By Richard Chang and Dale Kasler
Elk Grove took a major step Wednesday toward having an Indian casino as Gov. Jerry Brown announced he had negotiated a gambling compact with the Wilton Rancheria tribe.
Although the compact still needs approval from the state Legislature, the governor’s approval is a milestone in the tribe’s quest to build a $400 million casino adjacent just off Highway 99 at the south end of Elk Grove. The tribe is basking in two successive victories, including last week when the federal government denied an appeal by casino opponents that challenged whether the correct official signed off on taking land into federal trust.
Wilton tribal chairman Raymond Hitchcock said Wednesday that the tribe expects to break ground in three years on the project, which would include a hotel and convention center.
“I’m feeling very good,” Hitchcock said, calling the victories “divine intervention.”
The gambling compact sets out guidelines for the casino’s operation and is required before any tribe can open a gambling facility. Notably, the agreement allows the Wilton tribe to operate 2,500 slot machines in Elk Grove – the same as Thunder Valley Casino near Lincoln, which is considered the leading tribal casino in the Sacramento area. Slot machines are usually the most lucrative revenue sources at tribal casinos.
The deal requires the tribe to pay 6 percent of the house’s win from its slot machines into a state-run fund that shares revenue with tribes that don’t have casinos. But because the Wilton tribe already has made deals to pay millions of dollars annually to the city of Elk Grove and Sacramento County, it won’t have to start contributing to the state fund until the casino is seven years old.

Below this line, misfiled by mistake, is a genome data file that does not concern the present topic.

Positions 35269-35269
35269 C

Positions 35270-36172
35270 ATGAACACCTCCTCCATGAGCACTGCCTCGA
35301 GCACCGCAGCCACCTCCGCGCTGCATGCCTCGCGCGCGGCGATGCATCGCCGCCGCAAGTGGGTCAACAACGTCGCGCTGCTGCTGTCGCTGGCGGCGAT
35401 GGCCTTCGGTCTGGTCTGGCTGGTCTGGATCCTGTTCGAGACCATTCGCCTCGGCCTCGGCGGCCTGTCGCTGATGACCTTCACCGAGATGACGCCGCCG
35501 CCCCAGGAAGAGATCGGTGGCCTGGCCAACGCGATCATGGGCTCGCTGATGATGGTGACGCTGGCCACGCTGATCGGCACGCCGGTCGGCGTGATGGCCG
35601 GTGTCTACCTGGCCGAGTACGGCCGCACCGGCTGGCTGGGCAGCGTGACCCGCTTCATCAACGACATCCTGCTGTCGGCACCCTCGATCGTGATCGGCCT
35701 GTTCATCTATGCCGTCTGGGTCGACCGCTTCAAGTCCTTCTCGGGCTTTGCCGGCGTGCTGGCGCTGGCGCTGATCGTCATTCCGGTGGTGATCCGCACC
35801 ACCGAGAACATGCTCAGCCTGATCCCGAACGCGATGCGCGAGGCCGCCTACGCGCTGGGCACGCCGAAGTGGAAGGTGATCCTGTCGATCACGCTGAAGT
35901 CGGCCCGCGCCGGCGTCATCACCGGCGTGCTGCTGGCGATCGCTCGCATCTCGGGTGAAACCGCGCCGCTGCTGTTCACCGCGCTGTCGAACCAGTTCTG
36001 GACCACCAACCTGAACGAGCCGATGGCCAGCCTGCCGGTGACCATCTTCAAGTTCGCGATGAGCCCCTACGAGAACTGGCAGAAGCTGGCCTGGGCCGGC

Wilton’s deal with Brown comes as tribal leaders continue to wrestle with casino opponents over the federal government’s approval of the project. Stand Up for California, a Penryn-based gambling watchdog group, has vowed to continue challenging the project in federal court. A separate lawsuit by a group of Elk Grove citizens filed in June alleged that Elk Grove officials illegally colluded with tribal leaders.
“This thing has so many legal flaws to it,” said Cheryl Schmit, Stand Up’s director. “We’ve got a buffet table of challenges that we can pick and choose from.”
Schmit said she wasn’t surprised by the compact, noting that the state has a timeline to negotiate in good faith with the tribe. But, she said, the fact that lawsuits remain should give legislators pause.
The governor’s compact includes provisions to address ongoing litigation and controversies. For instance, if a federal court sides with Stand Up and land is taken out of trust, the compact would become void.
The presence of a developer’s agreement between the city of Elk Grove and Howard Hughes Corp. to build an outlet mall on the property has remained a persistent issue. The compact states that if the development agreement is found to have legal effect, the tribe and governor would have to renegotiate the compact.
Elk Grove spokeswoman Kristyn Nelson said in a statement, “This is another step in the process for Wilton Rancheria’s project. The city continues to monitor developments associated with the project at both the state and federal levels.”
Howard Dickstein, a prominent Sacramento tribal-law attorney who has represented several tribes including the owner of Thunder Valley Casino, said the governor’s compact, while significant, is only one of many boxes the tribe has to check off.
“Some serious legal issues have to be resolved first,” said Dickstein. “The fact that they cleared a state hurdle has no impact on the federal and local hurdles.”